MH: Sustainability is also a term that does not end at the mission statement or any organizational policy documents. It must always be translated into practice. For us, sustainability begins with the selection of artists. Who do we want to have with us? How can the selected artists offer added value to Dogo? From where do the artists travel? How can we use our resources sparingly? These are all questions that concern us and that we try to manage in the selection process or in contracts. Especially the travel of artists or the financial support regarding production and living for the artists are recurring topics. Very often, they are also questions linked to very specific tasks, involving the use of materials. In the last annual exhibition we used many meters of nets for the scenography. We borrowed the material from a construction company and returned it after the exhibition. Of course, this is only a small example, but nevertheless one that shows how important collaboration is here as well.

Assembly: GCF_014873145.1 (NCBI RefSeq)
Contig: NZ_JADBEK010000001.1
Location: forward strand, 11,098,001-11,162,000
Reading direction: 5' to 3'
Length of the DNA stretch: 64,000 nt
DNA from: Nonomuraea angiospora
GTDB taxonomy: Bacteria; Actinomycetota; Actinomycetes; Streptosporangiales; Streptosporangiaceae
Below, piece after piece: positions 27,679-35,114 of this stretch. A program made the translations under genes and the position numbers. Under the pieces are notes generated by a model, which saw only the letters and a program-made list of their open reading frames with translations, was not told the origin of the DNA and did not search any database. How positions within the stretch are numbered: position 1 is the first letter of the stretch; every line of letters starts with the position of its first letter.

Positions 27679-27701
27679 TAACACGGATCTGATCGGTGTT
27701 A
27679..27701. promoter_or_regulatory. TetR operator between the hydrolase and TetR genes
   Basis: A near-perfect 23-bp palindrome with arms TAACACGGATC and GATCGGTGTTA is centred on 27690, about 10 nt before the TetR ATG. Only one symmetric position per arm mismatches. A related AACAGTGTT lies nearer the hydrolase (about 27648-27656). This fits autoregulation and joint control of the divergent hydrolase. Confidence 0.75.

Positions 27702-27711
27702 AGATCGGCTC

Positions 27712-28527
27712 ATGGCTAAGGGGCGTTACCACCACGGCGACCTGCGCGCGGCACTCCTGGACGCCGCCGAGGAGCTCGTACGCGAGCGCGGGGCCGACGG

GC: How much have social networks and in any case the sharing of your projects influenced the development of DOGO? Do you pursue any particular strategy regarding this aspect?

MH: The social networks are indispensable and influence an important part in the work of Dogo. Be it with the channels where we share our calls, the selection of the jury members or the networking with local actors. The relationship does not end with the end of a stay. This to keep in mind is important for us but as every cultural practitioner knows, networking is labor and who is paying for it? In our team we have this running joke, asking which funding institution is paying for the next pizzas that we need for the gatherings with the artists. Digital tools play a role here, of course, but I would argue that the biggest work in networking is word-of-mouth and being present at events. This can sometimes be a bit unhealthy, because here in Switzerland we like Apéros a lot.

GC: What are DOGO’s next projects?

MH: Each season forms in a way a project for us. Now we are in the middle of the season and in November we will be at the end, and again at the beginning of a new cycle. In between there is our winter break. Maybe the next really big step for us in the near future will be the end of the pilot phase of the Rathaus für Kultur in 2024. The municipality is still the owner of the building, thus to organize the use of it in future will be a task which needs a lot of strategic negotiations. But until then, a lot will happen here and after all, we have to take care of our main task: running a residency and maintaining Dogo as home.